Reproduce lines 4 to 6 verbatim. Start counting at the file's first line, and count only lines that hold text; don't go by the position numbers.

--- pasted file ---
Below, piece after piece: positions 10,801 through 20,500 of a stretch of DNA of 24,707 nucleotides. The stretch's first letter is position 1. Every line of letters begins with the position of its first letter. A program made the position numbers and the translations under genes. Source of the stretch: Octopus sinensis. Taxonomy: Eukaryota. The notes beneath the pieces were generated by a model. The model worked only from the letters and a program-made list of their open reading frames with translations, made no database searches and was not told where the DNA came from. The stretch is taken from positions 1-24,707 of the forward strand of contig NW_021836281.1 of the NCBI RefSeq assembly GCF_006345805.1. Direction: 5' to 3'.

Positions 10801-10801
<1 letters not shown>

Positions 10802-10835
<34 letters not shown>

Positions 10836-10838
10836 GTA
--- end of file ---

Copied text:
Positions 10802-10835
<34 letters not shown>

Positions 10836-10838